Daphne du Maurier appears to be the queen of setting the mood for a book in just a few pages. And then she draws you in and won’t let go until the very end. At least, these are my conclusions after reading her Rebecca last year and finishing My Cousin Rachel a few days ago.
In My Cousin Rachel narrator Philip grows up under the care of his bachelor cousin Ambrose in a household solely run by men. During his customary travels through Italy undertaken under instruction of his doctor to avoid the English cold, Ambrose meets a woman called Rachel and ends up marrying her. Instead of returning home during spring as Ambrose usually does, he stays on in Italy in his wife’s villa. When Ambrose writes a letter to Philip that seems to suggest he distrusts his wife and is feeling ill, Philip follows his cousin to Italy. Once in Italy, Philip is met with the news of his cousin’s death. He returns to England the heir of his cousin’s estate. Soon, he is visited by his cousin’s wife, Rachel. But can she be trusted?
My Cousin Rachel is an unsettling story about the background to Ambrose’s death, Philip’s obsession with his cousin Rachel, and Rachel’s person and motives. It is incredibly engaging, beautifully written, and has a psychological mysterious ring to it that I think fits RIP season perfectly. Towards the end, some elements became a little predictable, but as this is not a story that needs to be read for the mystery itself, but more for how the characters respond to it and the way Du Maurier develops those scenes – I am not complaining.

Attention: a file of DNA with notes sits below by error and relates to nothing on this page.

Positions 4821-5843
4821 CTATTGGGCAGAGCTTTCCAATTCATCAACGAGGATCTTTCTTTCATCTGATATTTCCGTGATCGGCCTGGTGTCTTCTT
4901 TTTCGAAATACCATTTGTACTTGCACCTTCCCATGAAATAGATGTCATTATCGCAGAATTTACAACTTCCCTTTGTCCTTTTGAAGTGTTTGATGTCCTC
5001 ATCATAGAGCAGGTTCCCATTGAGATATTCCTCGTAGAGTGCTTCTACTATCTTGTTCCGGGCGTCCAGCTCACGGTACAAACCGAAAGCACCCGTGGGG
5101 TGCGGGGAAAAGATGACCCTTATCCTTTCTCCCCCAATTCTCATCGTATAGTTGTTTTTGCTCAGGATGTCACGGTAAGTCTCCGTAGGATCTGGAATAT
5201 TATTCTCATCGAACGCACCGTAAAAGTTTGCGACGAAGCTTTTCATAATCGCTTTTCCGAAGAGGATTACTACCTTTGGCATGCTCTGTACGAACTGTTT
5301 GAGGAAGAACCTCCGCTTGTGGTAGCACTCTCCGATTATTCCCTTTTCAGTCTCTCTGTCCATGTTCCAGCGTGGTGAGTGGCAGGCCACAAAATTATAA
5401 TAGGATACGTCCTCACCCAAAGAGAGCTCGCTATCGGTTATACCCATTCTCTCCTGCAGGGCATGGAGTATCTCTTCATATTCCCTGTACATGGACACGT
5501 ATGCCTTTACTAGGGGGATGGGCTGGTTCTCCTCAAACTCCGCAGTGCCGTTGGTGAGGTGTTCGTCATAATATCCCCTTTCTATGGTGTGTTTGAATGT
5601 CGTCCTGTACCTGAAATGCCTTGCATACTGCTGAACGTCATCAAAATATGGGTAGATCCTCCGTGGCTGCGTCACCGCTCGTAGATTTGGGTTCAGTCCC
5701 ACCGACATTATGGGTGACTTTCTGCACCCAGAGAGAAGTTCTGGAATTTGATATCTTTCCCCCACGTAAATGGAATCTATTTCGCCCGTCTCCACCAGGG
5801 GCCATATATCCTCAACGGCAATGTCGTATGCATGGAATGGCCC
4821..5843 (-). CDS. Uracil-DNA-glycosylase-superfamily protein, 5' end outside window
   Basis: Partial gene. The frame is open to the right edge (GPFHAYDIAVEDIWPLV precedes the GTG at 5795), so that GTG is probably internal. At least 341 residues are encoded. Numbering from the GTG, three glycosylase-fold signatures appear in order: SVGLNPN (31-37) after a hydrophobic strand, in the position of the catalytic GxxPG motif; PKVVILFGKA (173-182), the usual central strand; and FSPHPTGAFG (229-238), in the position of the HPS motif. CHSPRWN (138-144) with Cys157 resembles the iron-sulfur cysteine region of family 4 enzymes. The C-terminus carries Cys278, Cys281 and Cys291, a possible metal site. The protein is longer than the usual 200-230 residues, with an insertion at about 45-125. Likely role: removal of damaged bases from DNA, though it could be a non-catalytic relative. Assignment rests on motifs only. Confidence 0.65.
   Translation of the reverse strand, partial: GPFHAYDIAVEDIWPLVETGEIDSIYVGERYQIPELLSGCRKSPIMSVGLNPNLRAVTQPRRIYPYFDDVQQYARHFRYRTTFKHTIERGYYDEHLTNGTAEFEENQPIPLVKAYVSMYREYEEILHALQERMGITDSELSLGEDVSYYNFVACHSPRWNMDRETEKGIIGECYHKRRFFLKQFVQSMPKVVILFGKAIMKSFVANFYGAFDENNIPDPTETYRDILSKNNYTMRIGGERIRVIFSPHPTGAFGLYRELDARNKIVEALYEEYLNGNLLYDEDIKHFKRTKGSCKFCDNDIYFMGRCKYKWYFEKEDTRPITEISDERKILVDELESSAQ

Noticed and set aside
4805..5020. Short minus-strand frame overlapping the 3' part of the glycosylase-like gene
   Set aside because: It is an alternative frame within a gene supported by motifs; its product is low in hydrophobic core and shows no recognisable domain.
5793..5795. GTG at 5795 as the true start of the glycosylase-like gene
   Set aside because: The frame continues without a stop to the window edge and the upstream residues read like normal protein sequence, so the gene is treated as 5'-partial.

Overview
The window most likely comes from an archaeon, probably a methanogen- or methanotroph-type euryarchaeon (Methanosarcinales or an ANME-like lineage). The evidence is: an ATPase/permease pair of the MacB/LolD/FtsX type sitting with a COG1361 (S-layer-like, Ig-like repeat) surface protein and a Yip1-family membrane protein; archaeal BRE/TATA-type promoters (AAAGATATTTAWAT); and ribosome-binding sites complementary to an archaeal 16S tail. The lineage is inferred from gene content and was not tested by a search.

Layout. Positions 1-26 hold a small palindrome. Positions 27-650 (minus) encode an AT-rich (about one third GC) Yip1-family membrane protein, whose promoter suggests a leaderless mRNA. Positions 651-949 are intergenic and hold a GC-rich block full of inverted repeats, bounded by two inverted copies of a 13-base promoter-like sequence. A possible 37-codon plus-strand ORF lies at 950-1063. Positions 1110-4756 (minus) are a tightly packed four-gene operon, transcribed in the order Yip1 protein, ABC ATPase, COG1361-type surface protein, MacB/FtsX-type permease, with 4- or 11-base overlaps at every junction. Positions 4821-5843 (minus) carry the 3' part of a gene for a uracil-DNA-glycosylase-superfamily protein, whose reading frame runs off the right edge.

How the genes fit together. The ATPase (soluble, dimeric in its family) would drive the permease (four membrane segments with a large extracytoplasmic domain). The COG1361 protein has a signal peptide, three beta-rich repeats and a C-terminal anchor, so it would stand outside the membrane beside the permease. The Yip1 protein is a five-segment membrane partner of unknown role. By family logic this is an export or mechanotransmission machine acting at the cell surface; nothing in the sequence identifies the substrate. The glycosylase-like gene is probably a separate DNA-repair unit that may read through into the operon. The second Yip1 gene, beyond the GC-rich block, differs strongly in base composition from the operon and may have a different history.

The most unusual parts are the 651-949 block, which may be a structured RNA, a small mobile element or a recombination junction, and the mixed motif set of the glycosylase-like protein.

Moreover, as Sally Beauman suggests in her introduction, there is a really interesting underlying theme of gender to this book. In the relationship between Philip and Rachel, mirrored by scenes between Ambrose and Rachel, we see different modes of power between the characters. Constantly, Philip aims to (re)establish his male dominance, and his appropriation of Rachel seems to know no bounds. At the same time, Rachel, by negotiating and breaking free from her traditional gender constraints at times, is able to gain other forms of power and becomes unsettling to her environment (and at times the reader, who comes to know Rachel through Philip’s narration after all, making the reader almost complicit to the social norms by exploring that theme). As a reader, I never quite knew where my allegiance lay and I might change thought three times within a few sentences, but that is exactly what makes this story so intriguing. Both Rachel and Philip can be read as victims, while both of them might also be conceived of as perpetrators.
My Cousin Rachel counts towards as much as three challenges for me. I read it as my pick for the Classics Club Spin, but it was also on the list for RIPVIII and is my 1951 entry for A Century of Books.
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